Sunday, November 23, 2014

Ed Rubin on Coal Via the Post Gazette

In this op-ed for the Pittsburgh Post Gazette, Scott Institute Researcher and Engineering and Public Policy Professor Ed Rubin discusses the issue of coal, carbon capture, air pollution policy, and the role of innovation.  He concludes the op-ed with the following:

"So, will carbon cuts kill coal? Not likely.

Evidence suggests that technology innovations “pulled” by policy requirements and catalyzed by sustained investments in clean-energy technology can indeed allow domestic coal resources to be utilized economically while achieving long-term cuts in carbon emissions. U.S. leadership in this arena also would spur other nations to follow and open new markets for U.S. businesses.

Looking back decades from now, predictions of coal’s demise will again have been proven wrong."

Tuesday, November 18, 2014

CMU Student chose to discuss Data Center Energy Use

CMU Engineering & Public Policy Ph.D. student Nathaniel Horner was recently selected to present at the Young Researchers’ Conference on Energy Efficiency & Biomass to be held during the World Sustainable Energy Days events this February in Wels, Austria.  He will present his work on data center energy use and discuss why the current, industry standard performance metric might not necessarily lead to “green” facilities.  


Friday, November 14, 2014

Costa Samaras blogs on US-China Climate Deal via WBUR

Costa Samaras of the Scott Institute writes in a blog for WBUR's OnPoint that the "U.S.-China Climate Deal is an Important Step In Long Road Ahead."  You can see the blog here.   The blog follows up on a interview he did with OnPoint about the recent Intergovernmental Panel on Climate Change (IPCC) report.

Wednesday, October 8, 2014

Scott Institute Researcher Lee Branstetter delivers opening address at United Nations Climate Change Workshop

Lee Branstetter, Scott Institute researcher and professor of public policy and economics at Carnegie Mellon University's Heinz and Dietrich Colleges, has been invited to deliver the opening address at the United Nations Framework Climate Change Convention’s Technology Executive Committee (TEC)  workshop titled “Strengthening National Systems of Innovation in Developing Countries: Covering the Entire Technology Cycle for Climate Technology” on Oct. 13 in Bonn, Germany. Branstetter will set the scene with his talk, “What are national systems of innovation for climate technology?”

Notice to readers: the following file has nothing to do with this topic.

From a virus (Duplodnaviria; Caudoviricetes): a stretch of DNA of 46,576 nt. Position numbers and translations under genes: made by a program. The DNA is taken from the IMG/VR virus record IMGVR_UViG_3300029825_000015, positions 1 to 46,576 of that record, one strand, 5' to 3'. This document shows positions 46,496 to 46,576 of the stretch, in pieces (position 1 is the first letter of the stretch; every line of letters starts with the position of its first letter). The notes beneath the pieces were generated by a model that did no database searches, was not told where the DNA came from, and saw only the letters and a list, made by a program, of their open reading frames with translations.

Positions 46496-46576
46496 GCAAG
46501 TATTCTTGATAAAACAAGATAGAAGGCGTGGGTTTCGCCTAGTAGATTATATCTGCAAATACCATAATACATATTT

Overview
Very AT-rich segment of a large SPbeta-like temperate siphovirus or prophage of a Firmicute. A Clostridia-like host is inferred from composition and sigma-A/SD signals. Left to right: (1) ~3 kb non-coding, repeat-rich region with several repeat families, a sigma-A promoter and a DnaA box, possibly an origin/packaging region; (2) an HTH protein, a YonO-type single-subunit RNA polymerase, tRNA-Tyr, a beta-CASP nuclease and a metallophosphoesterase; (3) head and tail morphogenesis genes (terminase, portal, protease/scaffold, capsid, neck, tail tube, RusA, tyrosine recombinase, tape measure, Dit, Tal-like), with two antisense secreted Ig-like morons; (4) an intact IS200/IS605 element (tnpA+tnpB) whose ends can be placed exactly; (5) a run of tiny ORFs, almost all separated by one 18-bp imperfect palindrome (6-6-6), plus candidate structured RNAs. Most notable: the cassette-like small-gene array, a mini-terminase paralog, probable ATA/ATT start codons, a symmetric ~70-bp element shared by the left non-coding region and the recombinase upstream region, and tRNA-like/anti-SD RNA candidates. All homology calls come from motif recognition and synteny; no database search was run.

The workshop will support the TEC’s work on enhancing enabling environments for and addressing barriers to technology development and transfer, in accordance with its mandated functions. It will have three sessions:

  • Strengthening national systems of innovation
  • Issues related to knowledge transfer between national systems of innovation
  • Knowledge transfer mechanisms: enhancing collaboration.

 The workshop will be webcast. Audience members may pose questions for workshop participants on Twitter with the hashtag #climatetech.

Thursday, September 25, 2014

Is Energy the New Steel?

Heinz College faculty member Karen Clay, associate professor of economics, program chair for the Master of Public Management program and an energy expert for CMU’s Scott Institute for Energy Innovation, was a distinguished panelist on the Pittsburgh Post-Gazette’s Energy Forum this past Tuesday. The panel discussed whether energy might be the 21st century equivalent of steel in the Pittsburgh's region economy. See video highlights of the forum at

Thursday, August 14, 2014

Scott Institute Team Authors Guide for Managing, Implementing Variable Energy Resources

Carnegie Mellon University's Jay Apt and Paulina Jaramillo led a team of 22 researchers in a review and analysis of the technical and policy options available for integrating variable energy resources — such as wind and solar power — into the existing power system. Their new book, "Variable Renewable Energy and the Electricity Grid," is part of the RenewElec project and addresses how the United States could increase the amount of electricity it produces from renewable energy sources.

Thursday, July 31, 2014

Carnegie Mellon's Erica Fuchs Discusses How Global Redistribution of Manufacturing Is Changing Innovation

Sending U.S. products overseas to be manufactured may be cheaper, but it also may stifle innovation depending on the technology and the constraints facing firms, says Fuchs in her paper published this week in Science.

Learn more and watch the video: